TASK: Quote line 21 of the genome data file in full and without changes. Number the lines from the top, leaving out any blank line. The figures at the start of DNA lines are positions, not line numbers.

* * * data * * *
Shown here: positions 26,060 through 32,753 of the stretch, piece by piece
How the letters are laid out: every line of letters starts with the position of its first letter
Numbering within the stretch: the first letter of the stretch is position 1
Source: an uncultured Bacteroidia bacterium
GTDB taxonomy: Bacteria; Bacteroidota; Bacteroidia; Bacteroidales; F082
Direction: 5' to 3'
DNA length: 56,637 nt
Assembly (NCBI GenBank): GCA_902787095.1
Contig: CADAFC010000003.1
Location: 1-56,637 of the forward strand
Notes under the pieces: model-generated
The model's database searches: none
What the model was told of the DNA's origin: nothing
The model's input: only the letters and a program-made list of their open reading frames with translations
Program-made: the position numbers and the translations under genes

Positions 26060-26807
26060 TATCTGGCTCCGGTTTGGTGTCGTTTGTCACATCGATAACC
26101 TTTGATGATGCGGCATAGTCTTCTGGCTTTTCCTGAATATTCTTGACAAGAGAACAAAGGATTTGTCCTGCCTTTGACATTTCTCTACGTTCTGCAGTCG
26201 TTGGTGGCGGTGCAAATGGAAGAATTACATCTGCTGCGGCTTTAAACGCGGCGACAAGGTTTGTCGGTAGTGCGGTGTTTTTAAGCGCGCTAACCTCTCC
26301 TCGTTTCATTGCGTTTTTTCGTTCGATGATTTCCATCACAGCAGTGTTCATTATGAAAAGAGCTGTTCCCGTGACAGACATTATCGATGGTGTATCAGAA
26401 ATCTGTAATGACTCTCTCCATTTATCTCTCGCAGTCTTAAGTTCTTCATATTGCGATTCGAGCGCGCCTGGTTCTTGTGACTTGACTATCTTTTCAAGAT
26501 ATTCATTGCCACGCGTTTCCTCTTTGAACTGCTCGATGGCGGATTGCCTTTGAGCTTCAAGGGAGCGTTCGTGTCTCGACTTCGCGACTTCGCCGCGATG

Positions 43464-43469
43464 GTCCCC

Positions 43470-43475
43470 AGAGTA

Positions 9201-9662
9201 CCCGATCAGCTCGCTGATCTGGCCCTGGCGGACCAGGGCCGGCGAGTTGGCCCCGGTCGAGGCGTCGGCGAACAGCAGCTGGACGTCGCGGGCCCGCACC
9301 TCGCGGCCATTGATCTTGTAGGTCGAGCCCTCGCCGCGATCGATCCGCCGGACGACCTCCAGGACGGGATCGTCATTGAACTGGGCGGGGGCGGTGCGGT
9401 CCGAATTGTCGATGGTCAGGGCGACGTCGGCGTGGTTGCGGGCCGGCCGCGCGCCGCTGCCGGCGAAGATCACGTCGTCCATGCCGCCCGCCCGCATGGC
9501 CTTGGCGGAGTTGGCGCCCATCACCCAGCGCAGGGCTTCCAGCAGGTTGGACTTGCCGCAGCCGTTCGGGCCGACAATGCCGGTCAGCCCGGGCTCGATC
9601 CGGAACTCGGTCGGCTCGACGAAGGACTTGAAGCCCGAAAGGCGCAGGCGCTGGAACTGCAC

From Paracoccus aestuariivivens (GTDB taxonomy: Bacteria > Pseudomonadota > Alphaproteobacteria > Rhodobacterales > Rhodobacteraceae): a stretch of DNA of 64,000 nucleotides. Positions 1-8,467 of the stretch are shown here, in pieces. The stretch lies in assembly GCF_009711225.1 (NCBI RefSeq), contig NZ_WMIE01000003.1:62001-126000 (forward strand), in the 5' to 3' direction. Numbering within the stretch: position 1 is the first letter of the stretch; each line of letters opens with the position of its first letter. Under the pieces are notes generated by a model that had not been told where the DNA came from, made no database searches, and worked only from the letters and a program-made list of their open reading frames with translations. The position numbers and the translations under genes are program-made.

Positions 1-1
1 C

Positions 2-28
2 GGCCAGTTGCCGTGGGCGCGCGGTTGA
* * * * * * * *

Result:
26401 ATCTGTAATGACTCTCTCCATTTATCTCTCGCAGTCTTAAGTTCTTCATATTGCGATTCGAGCGCGCCTGGTTCTTGTGACTTGACTATCTTTTCAAGAT